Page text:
When a visitor comes to my studio a common question asked is: how are the tapestries made?
During a visit I’m able to share the whole process in person so through this page I would like to share with you the steps to creating one of my tapestries. At the bottom of the page I’m also including some bonus photographs that show my drawings next to the completed tapestries, I hope you enjoy them!
Firstly, it’s important to note that the time it takes to create a tapestry depends greatly on the size of the piece, so a tapestry of 47 x 47 in might take 4 – 5 weeks to create, while the tapestry below, for example, which is what I call a Mural Tapestry, can take 6 – 8 months to create; it has a size of 5 x 7 feet (176 x 400 cm).
1. Drawing Process
All of my tapestries start as a small drawing on a sheet of paper. I normally organize these designs by series or themes, so depending on the theme that I’m currently working on, I might develop a drawing about Andean Musicians, about Sea Life or about Andean Mythology. There are a number of themes that I like to explore, amongst them you can find: Musicians, Sea Life, Mountains, Birds, the Jungle, Landscapes, Animals, Andean Mythology and Andean Symbols.
The creation process for a tapestry can take from 3 weeks to many months, depending on the size and complexity of each piece, so while working on the drawings, I also have to consider the technical complexities that will have to be worked through loom while making the drawing, as a more complex drawing might need more techniques and might take more time to create.
2. Painting Process
Once the drawing has been made, the next step is to continue with the coloring of the design, which is done with colors pencils or with a computer.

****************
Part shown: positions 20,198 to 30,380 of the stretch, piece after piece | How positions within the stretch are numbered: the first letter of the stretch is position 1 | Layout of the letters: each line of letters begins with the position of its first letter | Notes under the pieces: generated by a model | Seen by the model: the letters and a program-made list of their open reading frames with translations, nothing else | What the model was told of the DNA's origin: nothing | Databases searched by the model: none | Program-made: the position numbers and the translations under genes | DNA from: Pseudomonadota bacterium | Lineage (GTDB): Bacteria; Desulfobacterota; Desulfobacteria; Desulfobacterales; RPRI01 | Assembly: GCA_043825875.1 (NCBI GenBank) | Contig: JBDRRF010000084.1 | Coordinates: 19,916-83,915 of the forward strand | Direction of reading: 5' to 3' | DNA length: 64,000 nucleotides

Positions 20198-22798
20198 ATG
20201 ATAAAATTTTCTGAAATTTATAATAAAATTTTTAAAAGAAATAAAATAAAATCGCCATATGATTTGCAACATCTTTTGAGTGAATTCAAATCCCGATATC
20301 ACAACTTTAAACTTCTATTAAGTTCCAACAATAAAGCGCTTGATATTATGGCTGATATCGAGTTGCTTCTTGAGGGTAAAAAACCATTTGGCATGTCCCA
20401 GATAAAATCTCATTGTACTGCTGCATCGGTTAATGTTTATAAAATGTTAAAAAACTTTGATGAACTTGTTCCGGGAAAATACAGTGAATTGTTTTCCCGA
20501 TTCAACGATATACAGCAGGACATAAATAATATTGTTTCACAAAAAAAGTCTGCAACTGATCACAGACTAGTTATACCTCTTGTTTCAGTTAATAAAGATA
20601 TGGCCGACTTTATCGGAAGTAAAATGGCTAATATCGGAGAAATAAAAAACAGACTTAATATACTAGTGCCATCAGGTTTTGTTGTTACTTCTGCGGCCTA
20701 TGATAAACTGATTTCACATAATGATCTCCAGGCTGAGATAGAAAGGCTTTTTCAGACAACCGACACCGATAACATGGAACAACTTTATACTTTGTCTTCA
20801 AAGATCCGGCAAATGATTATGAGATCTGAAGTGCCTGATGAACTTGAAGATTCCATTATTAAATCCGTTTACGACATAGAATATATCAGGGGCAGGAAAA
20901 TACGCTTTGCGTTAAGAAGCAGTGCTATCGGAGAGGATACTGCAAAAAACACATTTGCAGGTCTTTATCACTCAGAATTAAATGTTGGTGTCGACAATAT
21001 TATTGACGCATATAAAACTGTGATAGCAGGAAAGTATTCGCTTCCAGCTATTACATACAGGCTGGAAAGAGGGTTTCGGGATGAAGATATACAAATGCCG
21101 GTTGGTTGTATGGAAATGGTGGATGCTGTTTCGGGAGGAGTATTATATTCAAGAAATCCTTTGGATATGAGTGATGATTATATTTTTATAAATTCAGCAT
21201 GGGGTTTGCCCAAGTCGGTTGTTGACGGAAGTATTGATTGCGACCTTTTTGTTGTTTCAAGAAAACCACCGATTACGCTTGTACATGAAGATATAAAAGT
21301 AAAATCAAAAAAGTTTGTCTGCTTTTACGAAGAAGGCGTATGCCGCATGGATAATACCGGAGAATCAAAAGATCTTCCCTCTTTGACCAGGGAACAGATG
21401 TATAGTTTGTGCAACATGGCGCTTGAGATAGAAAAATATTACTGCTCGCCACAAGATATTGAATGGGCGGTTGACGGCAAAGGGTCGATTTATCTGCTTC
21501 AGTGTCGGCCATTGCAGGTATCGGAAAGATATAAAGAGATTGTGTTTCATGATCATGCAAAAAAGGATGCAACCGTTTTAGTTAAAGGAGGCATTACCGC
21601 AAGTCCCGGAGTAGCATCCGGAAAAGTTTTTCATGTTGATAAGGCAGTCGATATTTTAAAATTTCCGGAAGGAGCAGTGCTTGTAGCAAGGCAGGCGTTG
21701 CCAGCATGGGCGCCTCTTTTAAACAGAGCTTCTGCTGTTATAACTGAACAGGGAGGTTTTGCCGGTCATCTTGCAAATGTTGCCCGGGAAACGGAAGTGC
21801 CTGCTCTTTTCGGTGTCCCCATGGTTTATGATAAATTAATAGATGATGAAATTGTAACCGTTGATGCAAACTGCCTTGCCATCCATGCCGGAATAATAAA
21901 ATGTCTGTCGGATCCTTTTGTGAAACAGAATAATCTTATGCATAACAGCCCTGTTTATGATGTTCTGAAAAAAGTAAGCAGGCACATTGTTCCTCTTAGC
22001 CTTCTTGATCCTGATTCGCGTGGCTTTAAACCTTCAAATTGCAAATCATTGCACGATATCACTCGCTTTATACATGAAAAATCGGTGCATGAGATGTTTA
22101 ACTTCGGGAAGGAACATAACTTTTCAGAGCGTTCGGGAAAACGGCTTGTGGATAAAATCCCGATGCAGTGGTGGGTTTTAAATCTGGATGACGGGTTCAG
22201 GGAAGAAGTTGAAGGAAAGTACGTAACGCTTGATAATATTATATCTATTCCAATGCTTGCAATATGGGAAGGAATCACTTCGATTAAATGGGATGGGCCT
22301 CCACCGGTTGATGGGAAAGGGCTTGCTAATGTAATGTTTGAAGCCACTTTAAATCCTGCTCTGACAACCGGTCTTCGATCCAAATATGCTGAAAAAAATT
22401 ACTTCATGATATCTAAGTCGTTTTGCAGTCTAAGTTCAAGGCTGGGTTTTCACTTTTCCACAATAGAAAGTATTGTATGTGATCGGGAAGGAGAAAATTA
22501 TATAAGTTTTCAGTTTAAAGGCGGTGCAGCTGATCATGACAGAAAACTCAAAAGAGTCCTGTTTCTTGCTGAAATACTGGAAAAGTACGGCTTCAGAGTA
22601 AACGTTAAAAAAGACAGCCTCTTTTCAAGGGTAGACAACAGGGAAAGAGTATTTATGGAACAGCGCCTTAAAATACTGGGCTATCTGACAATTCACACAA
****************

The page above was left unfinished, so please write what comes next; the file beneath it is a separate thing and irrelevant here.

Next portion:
3. Interpretation of Color
Once the line drawing and colored image are ready, the design will go to the Color Laboratory where a specialist will hand-blend the colors to create what I call “butterflies” of yarn, which will be the yarn used to weave the tapestry.
Each “butterfly” is created by hand-mixing single or multiple solid color threads to match the required tones of a tapestry, creating the bright and vibrant color combinations and tones. This special process is also why when you look at a specific point in my work, you’ll find a variety of colors in a very small space. It’s hard to find solid colors within the piece at all!
4. The Cartoon
The small drawing is then drawn or printed to the scale of the tapestry, creating what is known as the “cartoon”. The cartoon will be transferred to the cotton warp threads on the loom to guide the weaver. In the cartoon I also specify the sections of the tapestry where different textures and techniques will be included so it serves as a guide for the weaver.
5. Weaving Process
All of my tapestries are handwoven on a floor loom by a selected group of Master Weavers who have been trained on my own techniques. In Peru, tapestry weaving is an art that is transferred from generation to generation through family, so most of the Master Weavers who work with me have a background in traditional tapestry and have been trained to learn my techniques and process.
Row by row, the colors and textures emerge into images under my careful supervision. Some tapestries might take weeks to create, others might take months, but they all take the patience and attention to detail of experts to become a piece.
6. Streaching and Cleaning
After the weaving process is completed, the tapestry is taken out of the loom and goes through a cleaning and stretching process. You can see in the photograph below how the back of the tapestry has very long threads hanging during the weaving process, so those threads are lowered and the tapestry is cleaned. The stretching process helps with the elasticity of the tapestry, as there is a change of tension when the tapestry is taken out of the loom, by stretching the piece the final size will be defined.
Once the tapestry has been cleaned and stretched, a Certificate of Authenticity will be stitched onto the back of the tapestry and the piece will be ready be sent to its owner or gallery.